MARTINS FERRY - Vice President Joe Biden acknowledged Thursday that Republican Mitt Romney accomplished his goals as a business executive, but Biden said the president's job is to create opportunities for everybody - not to help a select few at everyone else's expense.
"His job was to create wealth for investors, but that's not the job of a president of the United States of America," Biden said. "The job is much bigger than that."
Speaking to a crowd of about 450 people comprised mainly of invited guests, Biden campaigned on behalf of Democrat President Barack Obama in the parking lot of Staffilino Chevrolet. Obama and Biden are seeking re-election in November, with Romney as the presumptive Republican nominee in the race.
Staffilino's Rich Vince welcomed Biden and talked about the "tough and loyal" workers who have helped the dealership and General Motors survive for decades. Biden echoed his thoughts, citing that his own father operated an auto dealership. And Biden pointed to the trio of Chevrolet Cruze models that served as a backdrop for his speech.
"These three cars behind me represent pride," Biden said, noting that the compact cars are built in Lordstown, Ohio. For "folks on the line, folks in the dealerships, folks in the parts plants, it's not just about the line. It's not just about the job you have. It's about whether or not you can have pride in what you're doing."
Touting the Obama administration's decision to loan federal funds to GM and Chrysler to keep them afloat from December 2008 through March 2009, Biden said a third shift was recently added at the Lordstown plant and that 2,300 new jobs have been created there.
Photos by Scott McCloskey
Vice President Joe Biden addresses a crowd of about 450 people at Staffilino Chevrolet in Martins Ferry Thursday morning.
"We believe in ordinary American people," Biden said. "We believe the middle class is how you define the success of the economy."
Biden called Romney a "patriotic guy" and said he believes Romney is a good and decent man who loves the American people; however, he said Romney has a "fundamentally different view of how to make this country go."
Biden asserted that Romney believes the federal government should "look out for the guy at the top," providing tax breaks for the wealthy and placing few regulations on Wall Street. He said Romney would let workers, small businesses and communities "fend for themselves" and allow wealth and prosperity to "come down from the top."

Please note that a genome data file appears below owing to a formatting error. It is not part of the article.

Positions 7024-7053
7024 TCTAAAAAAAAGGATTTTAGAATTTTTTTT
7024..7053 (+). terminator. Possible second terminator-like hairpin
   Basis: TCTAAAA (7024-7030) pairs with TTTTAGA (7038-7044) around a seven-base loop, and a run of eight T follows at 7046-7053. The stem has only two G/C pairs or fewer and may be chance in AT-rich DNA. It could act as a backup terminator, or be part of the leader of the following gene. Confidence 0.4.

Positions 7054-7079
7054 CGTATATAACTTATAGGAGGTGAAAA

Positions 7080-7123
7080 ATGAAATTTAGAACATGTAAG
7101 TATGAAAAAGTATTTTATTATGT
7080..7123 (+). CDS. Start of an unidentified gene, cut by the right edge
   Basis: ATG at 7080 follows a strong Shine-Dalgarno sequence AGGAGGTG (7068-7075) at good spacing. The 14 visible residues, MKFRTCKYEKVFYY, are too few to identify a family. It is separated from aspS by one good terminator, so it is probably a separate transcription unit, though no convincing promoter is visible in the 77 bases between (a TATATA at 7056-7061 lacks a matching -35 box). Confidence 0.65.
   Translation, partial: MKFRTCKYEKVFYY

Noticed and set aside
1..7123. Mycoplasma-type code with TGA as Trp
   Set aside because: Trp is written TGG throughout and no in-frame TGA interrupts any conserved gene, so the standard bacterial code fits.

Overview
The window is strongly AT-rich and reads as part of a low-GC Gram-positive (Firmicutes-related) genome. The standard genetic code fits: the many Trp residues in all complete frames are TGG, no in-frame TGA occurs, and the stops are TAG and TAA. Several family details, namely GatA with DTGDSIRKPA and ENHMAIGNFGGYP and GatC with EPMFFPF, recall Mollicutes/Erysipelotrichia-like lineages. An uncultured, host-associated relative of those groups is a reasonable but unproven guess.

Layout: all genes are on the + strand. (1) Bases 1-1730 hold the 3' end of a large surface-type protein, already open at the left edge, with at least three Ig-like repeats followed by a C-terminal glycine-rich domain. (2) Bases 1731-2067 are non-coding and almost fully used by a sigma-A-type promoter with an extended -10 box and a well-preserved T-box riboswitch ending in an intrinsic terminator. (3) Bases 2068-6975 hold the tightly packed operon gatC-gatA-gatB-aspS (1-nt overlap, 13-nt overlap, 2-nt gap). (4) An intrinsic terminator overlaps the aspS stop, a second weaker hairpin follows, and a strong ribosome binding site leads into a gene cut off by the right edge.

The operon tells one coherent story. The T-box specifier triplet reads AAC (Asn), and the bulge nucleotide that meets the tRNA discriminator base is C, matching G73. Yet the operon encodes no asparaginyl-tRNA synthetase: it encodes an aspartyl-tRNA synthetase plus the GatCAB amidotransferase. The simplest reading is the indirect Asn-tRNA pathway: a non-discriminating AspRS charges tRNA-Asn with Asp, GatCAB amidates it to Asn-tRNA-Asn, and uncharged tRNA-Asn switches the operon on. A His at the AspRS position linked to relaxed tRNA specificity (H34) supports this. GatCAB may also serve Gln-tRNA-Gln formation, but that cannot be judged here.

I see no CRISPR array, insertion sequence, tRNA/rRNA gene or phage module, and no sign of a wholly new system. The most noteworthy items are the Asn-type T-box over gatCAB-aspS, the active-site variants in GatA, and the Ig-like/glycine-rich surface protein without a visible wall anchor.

Biden attacked Romney's record as a businessman, citing a Kansas steel firm where Romney and his partners at Bain Capital took control. Biden said while hundreds of workers there lost their jobs when the company went bankrupt, the executives and investors walked away with millions.
"That's Romney economics, two sets of rules - one for his wealthy investors and the other for everybody else," Biden said. "The job of the president of the United States is to help ... businessmen and women, small and large, who have to worry about everything from environmental controls to whether the streets are paved to all the things that affect their ability to do business."
Biden also chided Republicans for blocking an infrastructure bill he said would have created jobs and increased productivity.
"Imagine if we were rebuilding the roads and bridges in the valley," Biden said, drawing a round of applause. "That's government's job, it's to help people looking for jobs. We look out for the entire nation, not just one segment of the nation. That's the president's job, folks."
Despite the presence of a large and vocal group of protestors waving signs about the "war on coal" from a hillside overlooking the lot, Biden did not address energy policy or environmental regulations during his remarks.
The Associated Press reported that in response to Biden's visit, the Romney campaign criticized Biden and Obama for administration spending policies that have continued to raise the national debt by $5 trillion - the equivalent of $15,000 for every Ohioan, according to Romney. Romney's campaign also said he had a net job creation record both as a businessman and governor of Massachusetts.